Considering the collapse of various world wide infrastructures, (even back in the 1980s) like transportation, communication, energy, food production and others the long term outlook for the North would be very grim while the Southern Hemisphere might or might not do better. Basically no food. Expect a 20 year world die back of 90% or more.
 
I suppose it depends on whether the scenario is a BoTB attack as Doomsday or the result of a build up and war as in Protect & Survive, Threads, The Day After and others.

Either way, prospects for the Northern Hemisphere aren't brilliant though those on islands may have more chance albeit at a subsistence level.

For Australia and New Zealand, assuming limited nuclear strikes, the infrastructure of Government should endure and while NATO military survivors may find their way (and their skilled crews would be invaluable), it's hard to see many other refugees being able to make any kind of journey that far.

As others have said, food shouldn't be a problem for NZ even with more mouths to feed and especially so if there have been no strikes, It will be much harder if Auckland and Wellington have been hit. NZ would rapidly assert control over the islands of Polynesia and would co-operate with Australia in dealing with any refugees trying to reach the Far North of Australia from Papua New Guinea or elsewhere.

I bump up against economics a little here - the world economy has gone and the "value" of money has gone with it. I presume Australia and NZ could come up with a new currency based on the value of gold but I don't quite see how it functions in isolation. For most people, money becomes meaningless and food is provided through rationing and food distribution and fuel supplies would be tightly controlled.

It would be a renaissance for rural NZ with a new wave of farmers and growers taking far more land under cultivation to feed the population so while it might be tempting to kill off the cattle and sheep I doubt that would happen and you'd have a new diet based more on fish (plentiful and uncontaminated) and vegetables.
 

Riain

Banned
What threat would the F-111s represent? They are purely conventional bombers and not at that point armed with laser guided bombs. Their range is limited, they represent no threat to the fUSSR or the PRC.

At their core they are nuclear capable theatre bombers, the suggestion was that the Soviets wouldn't want a wing of nuclear capable long range bombers hanging around in the postwar world. Who knows, perhaps in the shooting Australia gets hold of some nukes, perhaps a couple of USN or USAF assets arrive with nukes on board or we do a crash development of our own.
 
I've seen it suggested that Amberley would eat a nuke, to get the F111s. But I would think the F111s would be deployed to operational bases to fight the war, so there wouldn't be a neat target to kill the F111s.
My own opinion / $.02

It does not seem unreasonable that eliminating an air base of a U.S. Ally that can support F111's might have been a Soviet War aim.
 
At their core they are nuclear capable theatre bombers, the suggestion was that the Soviets wouldn't want a wing of nuclear capable long range bombers hanging around in the postwar world. Who knows, perhaps in the shooting Australia gets hold of some nukes, perhaps a couple of USN or USAF assets arrive with nukes on board or we do a crash development of our own.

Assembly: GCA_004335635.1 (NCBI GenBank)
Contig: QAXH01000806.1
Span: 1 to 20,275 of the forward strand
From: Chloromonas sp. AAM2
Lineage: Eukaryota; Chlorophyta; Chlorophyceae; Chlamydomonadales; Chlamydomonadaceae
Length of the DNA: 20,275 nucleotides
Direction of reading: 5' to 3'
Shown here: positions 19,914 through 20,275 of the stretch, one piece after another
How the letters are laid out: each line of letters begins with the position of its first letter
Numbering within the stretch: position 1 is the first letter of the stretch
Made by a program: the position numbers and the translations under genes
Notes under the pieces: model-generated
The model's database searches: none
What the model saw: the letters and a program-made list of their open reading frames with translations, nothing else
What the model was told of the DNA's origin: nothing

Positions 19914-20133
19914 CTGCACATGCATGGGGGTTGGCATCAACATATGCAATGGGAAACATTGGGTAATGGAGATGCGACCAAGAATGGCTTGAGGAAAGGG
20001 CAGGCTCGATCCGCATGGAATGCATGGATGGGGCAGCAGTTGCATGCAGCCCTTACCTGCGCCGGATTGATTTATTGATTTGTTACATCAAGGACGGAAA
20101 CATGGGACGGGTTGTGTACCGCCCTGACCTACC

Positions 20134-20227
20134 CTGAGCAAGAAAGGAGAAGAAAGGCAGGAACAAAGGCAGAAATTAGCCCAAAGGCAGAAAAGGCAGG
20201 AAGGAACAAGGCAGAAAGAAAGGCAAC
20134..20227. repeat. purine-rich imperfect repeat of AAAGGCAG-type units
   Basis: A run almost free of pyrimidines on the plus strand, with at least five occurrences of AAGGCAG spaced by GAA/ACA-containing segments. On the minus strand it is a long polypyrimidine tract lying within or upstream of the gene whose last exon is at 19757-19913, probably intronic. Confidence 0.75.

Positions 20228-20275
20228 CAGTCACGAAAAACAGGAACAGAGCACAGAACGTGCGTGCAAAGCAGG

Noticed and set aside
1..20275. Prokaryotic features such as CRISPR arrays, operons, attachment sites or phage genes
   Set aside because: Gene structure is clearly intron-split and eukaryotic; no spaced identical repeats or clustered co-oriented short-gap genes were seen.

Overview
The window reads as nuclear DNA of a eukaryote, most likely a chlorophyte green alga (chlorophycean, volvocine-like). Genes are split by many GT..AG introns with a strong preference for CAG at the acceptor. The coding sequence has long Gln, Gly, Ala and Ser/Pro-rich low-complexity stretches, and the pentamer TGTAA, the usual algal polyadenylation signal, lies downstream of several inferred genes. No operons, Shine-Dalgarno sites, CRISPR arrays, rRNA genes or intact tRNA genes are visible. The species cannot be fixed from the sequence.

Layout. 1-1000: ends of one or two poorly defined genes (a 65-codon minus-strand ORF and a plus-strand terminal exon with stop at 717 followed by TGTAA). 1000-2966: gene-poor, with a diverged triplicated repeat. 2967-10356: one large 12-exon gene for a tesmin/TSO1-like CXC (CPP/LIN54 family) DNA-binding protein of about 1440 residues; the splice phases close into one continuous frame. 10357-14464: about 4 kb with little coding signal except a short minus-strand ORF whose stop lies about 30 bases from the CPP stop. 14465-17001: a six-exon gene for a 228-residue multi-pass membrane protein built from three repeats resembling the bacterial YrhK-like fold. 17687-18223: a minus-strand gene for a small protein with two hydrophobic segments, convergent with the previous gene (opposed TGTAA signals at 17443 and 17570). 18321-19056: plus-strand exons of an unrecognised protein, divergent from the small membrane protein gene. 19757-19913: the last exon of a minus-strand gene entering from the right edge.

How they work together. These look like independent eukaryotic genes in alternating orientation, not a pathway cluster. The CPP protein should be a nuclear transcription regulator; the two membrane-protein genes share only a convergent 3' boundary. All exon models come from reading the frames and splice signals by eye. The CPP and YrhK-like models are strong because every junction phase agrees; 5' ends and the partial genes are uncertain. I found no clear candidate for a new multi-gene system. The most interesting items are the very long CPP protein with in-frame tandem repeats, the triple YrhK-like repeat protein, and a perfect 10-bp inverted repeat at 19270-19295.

They are though, however rather isolated to a part of the world which is of little interest to the Soviets. I somehow doubt they would bother with them. The premise that we MIGHT get a hold of some nukes is IMO a bit far fetched. Then there is the problem, USN nukes are incompatible with USAF aircraft. Even if we go a hold of some USN nukes, I don't think they would work that well from a F-111. The USN and the USAF rarely talk to one another, except to snipe.
 
My own opinion / $.02

It does not seem unreasonable that eliminating an air base of a U.S. Ally that can support F111's might have been a Soviet War aim.

There are numerous air bases which support F-111s. All you need is a long enough runway. They would IIRC eliminate all the major airbases in Australia - usually near the capital cities, plus the odd ones including Woomera (World's longest runway when built). Then, there would be runways at Port Moresby and Djarkata, Wellington and Christchurch, amongst others. I think the F-111s are pretty safe.
 
I suppose it depends on whether the scenario is a BoTB attack as Doomsday or the result of a build up and war as in Protect & Survive, Threads, The Day After and others.

Either way, prospects for the Northern Hemisphere aren't brilliant though those on islands may have more chance albeit at a subsistence level.

For Australia and New Zealand, assuming limited nuclear strikes, the infrastructure of Government should endure and while NATO military survivors may find their way (and their skilled crews would be invaluable), it's hard to see many other refugees being able to make any kind of journey that far.

As others have said, food shouldn't be a problem for NZ even with more mouths to feed and especially so if there have been no strikes, It will be much harder if Auckland and Wellington have been hit. NZ would rapidly assert control over the islands of Polynesia and would co-operate with Australia in dealing with any refugees trying to reach the Far North of Australia from Papua New Guinea or elsewhere.

I bump up against economics a little here - the world economy has gone and the "value" of money has gone with it. I presume Australia and NZ could come up with a new currency based on the value of gold but I don't quite see how it functions in isolation. For most people, money becomes meaningless and food is provided through rationing and food distribution and fuel supplies would be tightly controlled.

It would be a renaissance for rural NZ with a new wave of farmers and growers taking far more land under cultivation to feed the population so while it might be tempting to kill off the cattle and sheep I doubt that would happen and you'd have a new diet based more on fish (plentiful and uncontaminated) and vegetables.

You are correct that money itself has no intrinsic value of it's own. It's value is what people place on it. However, the value is not derived from overseas. It is what the locals believe it is worth. The Australian and New Zealand dollars are printed locally. I really don't see what the problem with their continued use downunder could be.